Paramyotonia congenita

Clinical Presentation

Patients with Paramyotonia congenita (PMC)  typically present in early childhood. Parents will often mention that their eyes may get stuck shut whilst crying or sneezing. It commonly causes stiffness of the eyes and face more than other muscles and is significantly worse in the cold and therefore patients are often more severely affected in the winter. The myotonia worsens with exertion hence the term 'para' myotonia. Patients may also have episodes of weakness with the myotonia. Occasionally patients may find the weakness and myotonia worsens with elevated potassium.

Sodium channel myotonia is another term used for patients with myotonia and mutations in the sodium channel gene. This used to also be termed "potassium-aggravated myotonia" or "pure myotonia" as patients would have myotonia without weakness but were often sensitive to potassium. Because of the significant clinical overlap with all of these syndromes we now name them all PMC.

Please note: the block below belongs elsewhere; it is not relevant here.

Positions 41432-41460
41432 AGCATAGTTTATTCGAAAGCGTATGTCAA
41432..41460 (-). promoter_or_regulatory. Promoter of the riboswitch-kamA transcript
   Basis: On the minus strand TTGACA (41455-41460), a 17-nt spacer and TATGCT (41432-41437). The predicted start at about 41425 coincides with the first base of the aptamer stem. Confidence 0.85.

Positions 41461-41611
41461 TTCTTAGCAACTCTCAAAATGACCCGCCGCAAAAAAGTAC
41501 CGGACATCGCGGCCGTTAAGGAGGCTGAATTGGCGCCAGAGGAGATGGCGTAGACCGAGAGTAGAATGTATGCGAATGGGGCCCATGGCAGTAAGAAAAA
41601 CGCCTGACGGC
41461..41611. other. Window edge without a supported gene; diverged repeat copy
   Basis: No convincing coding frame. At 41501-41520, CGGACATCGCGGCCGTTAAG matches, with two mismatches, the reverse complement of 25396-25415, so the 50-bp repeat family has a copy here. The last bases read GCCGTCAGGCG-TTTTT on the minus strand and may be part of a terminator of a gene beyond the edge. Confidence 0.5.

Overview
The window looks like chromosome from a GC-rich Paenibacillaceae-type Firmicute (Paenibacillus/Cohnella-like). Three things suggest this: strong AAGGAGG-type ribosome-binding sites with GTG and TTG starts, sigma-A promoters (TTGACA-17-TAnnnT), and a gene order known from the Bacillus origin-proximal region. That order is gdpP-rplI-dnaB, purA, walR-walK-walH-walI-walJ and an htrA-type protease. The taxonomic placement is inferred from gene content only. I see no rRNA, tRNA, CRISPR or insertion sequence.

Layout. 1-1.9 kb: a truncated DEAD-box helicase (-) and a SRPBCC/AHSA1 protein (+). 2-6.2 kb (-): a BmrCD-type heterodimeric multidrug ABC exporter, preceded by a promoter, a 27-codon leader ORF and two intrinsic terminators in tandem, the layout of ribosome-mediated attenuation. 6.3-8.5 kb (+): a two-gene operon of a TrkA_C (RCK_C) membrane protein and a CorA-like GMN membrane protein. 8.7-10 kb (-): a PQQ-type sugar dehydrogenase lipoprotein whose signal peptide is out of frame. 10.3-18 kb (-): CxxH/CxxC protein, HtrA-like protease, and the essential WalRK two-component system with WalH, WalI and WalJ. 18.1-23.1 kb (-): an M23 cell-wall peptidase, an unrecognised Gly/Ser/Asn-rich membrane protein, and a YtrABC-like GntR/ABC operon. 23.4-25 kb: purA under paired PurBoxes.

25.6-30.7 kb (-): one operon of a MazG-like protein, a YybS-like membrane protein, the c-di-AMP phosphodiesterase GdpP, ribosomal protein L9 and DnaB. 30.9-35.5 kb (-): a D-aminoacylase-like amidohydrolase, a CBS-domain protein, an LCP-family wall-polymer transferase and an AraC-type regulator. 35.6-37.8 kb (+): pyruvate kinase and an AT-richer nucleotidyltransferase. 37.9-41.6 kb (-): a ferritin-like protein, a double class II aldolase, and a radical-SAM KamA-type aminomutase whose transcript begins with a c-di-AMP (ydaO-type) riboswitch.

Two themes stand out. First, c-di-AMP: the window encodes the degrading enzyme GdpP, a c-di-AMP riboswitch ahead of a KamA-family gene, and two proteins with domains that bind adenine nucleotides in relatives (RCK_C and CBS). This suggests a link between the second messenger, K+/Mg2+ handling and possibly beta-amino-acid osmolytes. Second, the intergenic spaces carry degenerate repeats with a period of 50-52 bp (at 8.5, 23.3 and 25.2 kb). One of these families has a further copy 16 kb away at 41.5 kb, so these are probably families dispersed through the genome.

Genetic Diagnosis

PMC is caused by mutations in the SCN4A gene which encodes the sodium channel expressed in muscle, NaV1.4. Mutations tend to cause increased flow of sodium ions into the muscle causing sustained depolarisation, increasing the firing of action potentials and triggering myotonia. If the depolarisation is prolonged, it can trigger inactivation of the sodium channels making the muscle membrane inexcitable and leading to weakness.

PMC is inherited dominantly which means there is a 50% chance of the patient passing on the condition to each of their children. 

Common mutations in the sodium channel NaV1.4

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